Lot 111
  • 111

Songye Power Figure, Democratic Republic of the Congo

20,000 - 30,000 USD
25,000 USD
bidding is closed


  • wood, cowrie shell, horn of a waterbuck antelope


Ernst Anspach, New York
Paul Steinhacker, New York
American Private Collection, acquired from the above in 1993


The Center for African Art, New York, Wild Spirits Strong Medicine: African Art and the Wilderness, May 10 - August 20, 1989; additional venues:
The Mary and Leigh Block Art Gallery, Northwestern University, Evanston, Illinois, September 21 - November 22, 1989
The Lowe Art Museum, The University of Miami, Miami, December 14, 1989 - January 28, 1990
The Columbus Museum of Art, Columbus, February 18 - April 30, 1990
The Worcester Art Museum, Worcester, Massachusetts, September 15 - December 1, 1990


Martha G. Anderson & Christine Mullen Kreamer, Wild Spirits Strong Medicine: African Art and the Wilderness, New York, 1989, p. 124, cat. no. 84

Catalogue Note

Exhibiting the characteristics of the Songye sculptural canon, this nkisi is a refined example of power figures that inspired fear and awe through their projection of supernatural forces. Generally columnar in form, the figure has a disproportionately large head shaped as a rounded rectangle. At the top of the face, the eyes are tenderly rendered with two inlaid cowrie shells, while the nose and mouth are stylized in the form of an asymmetrical diamond and a protruding rectangle, respectively. The arms of the figure, bent at the elbows, are rectilinear, and lead the viewer’s eye towards the figure's rounded umbilicus. The figure's legs are short but powerful, projecting a sense of formal solidity and gravitas.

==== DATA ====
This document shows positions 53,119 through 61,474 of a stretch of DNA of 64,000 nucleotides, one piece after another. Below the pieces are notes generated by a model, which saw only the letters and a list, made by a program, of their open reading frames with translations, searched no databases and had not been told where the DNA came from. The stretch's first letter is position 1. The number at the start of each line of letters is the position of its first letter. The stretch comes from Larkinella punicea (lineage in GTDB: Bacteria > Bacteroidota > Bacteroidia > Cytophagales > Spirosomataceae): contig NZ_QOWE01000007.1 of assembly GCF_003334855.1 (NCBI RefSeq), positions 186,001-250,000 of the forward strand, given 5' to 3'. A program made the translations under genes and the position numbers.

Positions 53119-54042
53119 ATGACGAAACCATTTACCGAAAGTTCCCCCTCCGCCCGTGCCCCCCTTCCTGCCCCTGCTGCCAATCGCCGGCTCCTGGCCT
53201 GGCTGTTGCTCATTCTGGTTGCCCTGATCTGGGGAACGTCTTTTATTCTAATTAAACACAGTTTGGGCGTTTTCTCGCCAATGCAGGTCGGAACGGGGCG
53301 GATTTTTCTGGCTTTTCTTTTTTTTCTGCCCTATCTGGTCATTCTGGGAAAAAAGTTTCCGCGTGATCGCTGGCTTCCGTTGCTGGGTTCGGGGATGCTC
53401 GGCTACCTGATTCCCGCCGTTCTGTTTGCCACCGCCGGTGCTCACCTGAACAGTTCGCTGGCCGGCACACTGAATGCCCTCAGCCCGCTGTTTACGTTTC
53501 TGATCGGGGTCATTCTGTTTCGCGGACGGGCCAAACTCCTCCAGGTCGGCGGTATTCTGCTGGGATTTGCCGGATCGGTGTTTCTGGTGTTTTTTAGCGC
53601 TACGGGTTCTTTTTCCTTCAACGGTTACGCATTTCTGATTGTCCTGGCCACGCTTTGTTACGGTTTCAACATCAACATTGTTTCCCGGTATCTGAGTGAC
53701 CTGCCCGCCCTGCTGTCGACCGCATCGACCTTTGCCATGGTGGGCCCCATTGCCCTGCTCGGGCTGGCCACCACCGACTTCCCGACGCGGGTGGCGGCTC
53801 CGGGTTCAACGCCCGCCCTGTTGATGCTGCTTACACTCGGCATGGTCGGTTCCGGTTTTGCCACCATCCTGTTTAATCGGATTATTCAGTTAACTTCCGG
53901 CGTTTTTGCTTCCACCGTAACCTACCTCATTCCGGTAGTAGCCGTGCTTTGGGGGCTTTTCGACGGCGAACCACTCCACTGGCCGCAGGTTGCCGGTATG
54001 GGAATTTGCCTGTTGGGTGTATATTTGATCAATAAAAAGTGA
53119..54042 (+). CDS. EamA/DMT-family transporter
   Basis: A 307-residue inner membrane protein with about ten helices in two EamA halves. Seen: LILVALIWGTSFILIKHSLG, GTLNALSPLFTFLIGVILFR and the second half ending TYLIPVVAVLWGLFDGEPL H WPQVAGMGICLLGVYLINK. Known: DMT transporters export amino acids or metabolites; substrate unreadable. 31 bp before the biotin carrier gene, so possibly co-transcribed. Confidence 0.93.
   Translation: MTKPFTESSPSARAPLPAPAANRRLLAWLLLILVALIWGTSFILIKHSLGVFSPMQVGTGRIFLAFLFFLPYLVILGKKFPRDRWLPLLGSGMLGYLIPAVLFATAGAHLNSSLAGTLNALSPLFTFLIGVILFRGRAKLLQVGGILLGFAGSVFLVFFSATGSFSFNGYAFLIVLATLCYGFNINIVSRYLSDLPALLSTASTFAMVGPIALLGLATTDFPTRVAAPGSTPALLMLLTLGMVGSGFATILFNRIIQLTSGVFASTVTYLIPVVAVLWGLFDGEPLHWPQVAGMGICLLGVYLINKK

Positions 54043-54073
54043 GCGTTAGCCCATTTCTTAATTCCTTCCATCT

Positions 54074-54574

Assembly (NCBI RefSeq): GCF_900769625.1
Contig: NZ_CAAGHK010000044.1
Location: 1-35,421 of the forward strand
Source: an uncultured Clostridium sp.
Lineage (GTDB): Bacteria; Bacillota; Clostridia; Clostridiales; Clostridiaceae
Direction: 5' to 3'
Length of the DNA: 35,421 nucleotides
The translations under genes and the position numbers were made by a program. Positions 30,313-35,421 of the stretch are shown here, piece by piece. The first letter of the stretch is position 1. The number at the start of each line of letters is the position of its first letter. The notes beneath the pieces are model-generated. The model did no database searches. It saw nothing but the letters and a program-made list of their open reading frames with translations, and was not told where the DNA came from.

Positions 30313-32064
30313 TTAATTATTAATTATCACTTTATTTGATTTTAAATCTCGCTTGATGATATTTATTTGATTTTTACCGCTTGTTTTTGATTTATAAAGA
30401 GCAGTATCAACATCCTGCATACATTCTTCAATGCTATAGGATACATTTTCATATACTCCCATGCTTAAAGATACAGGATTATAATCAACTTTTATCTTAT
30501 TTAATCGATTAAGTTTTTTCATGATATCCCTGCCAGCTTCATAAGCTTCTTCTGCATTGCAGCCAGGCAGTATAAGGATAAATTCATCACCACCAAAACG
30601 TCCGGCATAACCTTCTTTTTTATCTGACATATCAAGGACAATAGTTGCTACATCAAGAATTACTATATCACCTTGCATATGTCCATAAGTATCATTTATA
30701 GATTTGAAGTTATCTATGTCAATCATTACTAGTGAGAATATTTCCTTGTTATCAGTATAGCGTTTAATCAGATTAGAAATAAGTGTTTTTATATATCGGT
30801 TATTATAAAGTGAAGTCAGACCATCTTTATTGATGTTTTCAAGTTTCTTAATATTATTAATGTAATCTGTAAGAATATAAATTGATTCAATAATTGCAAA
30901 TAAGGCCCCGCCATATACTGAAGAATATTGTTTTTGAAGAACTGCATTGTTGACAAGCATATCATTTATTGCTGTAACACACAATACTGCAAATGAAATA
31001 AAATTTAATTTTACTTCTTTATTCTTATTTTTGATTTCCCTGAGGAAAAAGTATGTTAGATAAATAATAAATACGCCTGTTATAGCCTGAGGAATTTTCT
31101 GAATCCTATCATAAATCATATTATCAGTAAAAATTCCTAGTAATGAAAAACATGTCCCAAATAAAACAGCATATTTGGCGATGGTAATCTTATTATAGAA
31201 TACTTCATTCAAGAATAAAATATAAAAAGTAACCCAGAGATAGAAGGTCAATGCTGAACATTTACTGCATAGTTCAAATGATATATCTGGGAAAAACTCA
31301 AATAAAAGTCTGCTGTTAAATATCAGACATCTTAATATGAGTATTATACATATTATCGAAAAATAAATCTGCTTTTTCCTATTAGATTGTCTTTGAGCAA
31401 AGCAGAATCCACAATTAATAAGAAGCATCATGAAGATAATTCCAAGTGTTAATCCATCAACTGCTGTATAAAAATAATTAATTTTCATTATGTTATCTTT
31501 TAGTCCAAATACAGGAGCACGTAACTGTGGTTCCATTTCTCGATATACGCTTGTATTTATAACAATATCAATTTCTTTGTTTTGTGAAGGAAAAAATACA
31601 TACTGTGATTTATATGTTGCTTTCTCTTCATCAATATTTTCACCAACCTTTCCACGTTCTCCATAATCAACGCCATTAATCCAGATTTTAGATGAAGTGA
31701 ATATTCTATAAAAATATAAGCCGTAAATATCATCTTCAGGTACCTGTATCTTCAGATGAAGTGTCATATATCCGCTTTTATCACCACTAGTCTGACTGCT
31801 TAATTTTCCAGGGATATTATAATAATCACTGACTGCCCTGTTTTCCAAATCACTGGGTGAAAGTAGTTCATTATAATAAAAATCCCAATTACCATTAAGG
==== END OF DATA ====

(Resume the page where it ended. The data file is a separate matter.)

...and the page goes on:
The production of power figures was the responsibility of sculptor-diviners (nganga) and a sculpture of this size would have belonged to an individual. The Songye regarded the wood figure as merely a shell, activated to full power only by the addition of bishimba, the sacred 'medicine' composed of animal, plant, and mineral substances chosen for their magical properties. Bishima was often incorporated as external accessories, like the metal insert and antelope horn protruding from the top of the figure's head, and contained in receptacles, such as in this figure's enlarged belly. The forces harnessed by bishimba and invoked by the nganga could be directed maliciously against one's enemies, or towards a desirable positive outcome.